|

The Best Advice I Ever Received

“Shut Up, Listen, and Learn”


I first started blogging in 2008 when I was thirteen-years-old. Like most writers, I look back on my early work and want to die. I felt like I knew it all, had seen it all, and was going to do it all. Little did I know, like all thirteen-year-olds, I was [objectively] dumb. I didn’t know much.

A few years later, after going through a couple of different Blogspot and WordPress blogs, I finally became a contributor to a business and technology blog. It was a position that would change my trajectory and spark a true passion for media and publishing. I finally had a legitimate outlet and an actual audience.

I would eventually become the Managing Editor of that blog. And in that role, I began writing more opinion-based content. And again, as a high schooler with opinions, they were [objectively] crap.

It was around this time that I received some valuable advice from a friend who was more experienced in the tech industry:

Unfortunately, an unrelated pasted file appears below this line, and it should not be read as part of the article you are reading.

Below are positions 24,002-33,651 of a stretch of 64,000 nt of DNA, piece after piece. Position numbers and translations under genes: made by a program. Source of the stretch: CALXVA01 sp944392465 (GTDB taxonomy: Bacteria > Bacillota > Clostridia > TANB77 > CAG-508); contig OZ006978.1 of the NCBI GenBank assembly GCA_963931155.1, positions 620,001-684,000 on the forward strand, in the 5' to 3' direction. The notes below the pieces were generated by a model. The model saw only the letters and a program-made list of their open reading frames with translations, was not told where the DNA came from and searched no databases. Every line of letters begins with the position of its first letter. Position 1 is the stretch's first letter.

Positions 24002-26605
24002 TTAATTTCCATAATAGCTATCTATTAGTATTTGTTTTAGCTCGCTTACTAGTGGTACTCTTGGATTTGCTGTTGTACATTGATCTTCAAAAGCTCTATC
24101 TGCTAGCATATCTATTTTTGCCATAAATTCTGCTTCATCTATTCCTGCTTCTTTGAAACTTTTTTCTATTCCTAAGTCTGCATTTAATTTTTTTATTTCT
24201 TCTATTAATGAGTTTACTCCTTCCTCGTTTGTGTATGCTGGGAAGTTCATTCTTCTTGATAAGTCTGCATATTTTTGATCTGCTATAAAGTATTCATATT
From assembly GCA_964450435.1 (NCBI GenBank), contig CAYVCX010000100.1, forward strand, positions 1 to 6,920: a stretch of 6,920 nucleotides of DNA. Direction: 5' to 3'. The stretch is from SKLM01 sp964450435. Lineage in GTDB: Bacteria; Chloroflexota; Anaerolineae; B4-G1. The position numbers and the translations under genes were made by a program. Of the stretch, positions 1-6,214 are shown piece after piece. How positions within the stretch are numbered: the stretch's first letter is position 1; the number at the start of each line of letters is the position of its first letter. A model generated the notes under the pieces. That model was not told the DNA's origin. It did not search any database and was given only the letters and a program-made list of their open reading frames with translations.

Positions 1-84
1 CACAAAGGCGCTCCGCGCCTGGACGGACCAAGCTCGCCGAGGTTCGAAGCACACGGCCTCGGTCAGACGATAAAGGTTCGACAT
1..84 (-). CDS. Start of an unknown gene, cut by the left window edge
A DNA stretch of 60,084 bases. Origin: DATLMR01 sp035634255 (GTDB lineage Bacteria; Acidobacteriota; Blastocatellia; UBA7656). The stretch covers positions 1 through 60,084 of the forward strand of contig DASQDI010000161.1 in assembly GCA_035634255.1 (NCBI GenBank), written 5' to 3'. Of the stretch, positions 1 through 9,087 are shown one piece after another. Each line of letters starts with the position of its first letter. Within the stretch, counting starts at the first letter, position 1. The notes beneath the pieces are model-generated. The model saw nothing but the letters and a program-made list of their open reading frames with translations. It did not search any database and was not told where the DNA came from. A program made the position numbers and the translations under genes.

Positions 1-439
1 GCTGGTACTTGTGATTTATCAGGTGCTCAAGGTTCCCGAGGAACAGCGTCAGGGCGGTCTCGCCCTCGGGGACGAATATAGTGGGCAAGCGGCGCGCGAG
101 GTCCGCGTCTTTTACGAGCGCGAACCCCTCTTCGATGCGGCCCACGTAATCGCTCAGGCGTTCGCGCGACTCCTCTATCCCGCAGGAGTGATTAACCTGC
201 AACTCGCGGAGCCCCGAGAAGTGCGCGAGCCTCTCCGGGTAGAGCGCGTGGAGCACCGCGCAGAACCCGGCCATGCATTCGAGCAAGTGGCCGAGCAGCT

“Before you start developing strong opinions, take the time to first shut up, listen, and learn.”

It’s funny how you can sometimes hear something, but not quite fully understand it at the time. Advice is hard to truly digest when you are immature and, admittedly, arrogant.

The aforementioned advice is something I have thought a lot about recently. I’m about to graduate college and enter a career in which I still have a lot to learn. I’m fortunate to have surrounded myself with really wonderful and wise mentors and friends. The biggest lesson I have learned is that I have so much more to learn.

I think this advice is also very relevant for the political age we live in.

Information is available at a level never before seen in human history. Anything and everything is at our finger tips, and yet we don’t use it. Instead of researching (and I mean actual research, not just reading a few articles), we skim over some quick facts and jump to conclusions. We make ill-informed opinions, and whenever some dare challenge us on them, we engage in outright warfare instead of engaging in an open dialogue where we are willing to learning about their perspective.


“Shut up, listen, and learn” is not only a great lesson for one’s career, but one’s life. There’s value in sitting on the sidelines for a while, learning as much as you can about the game, before jumping in.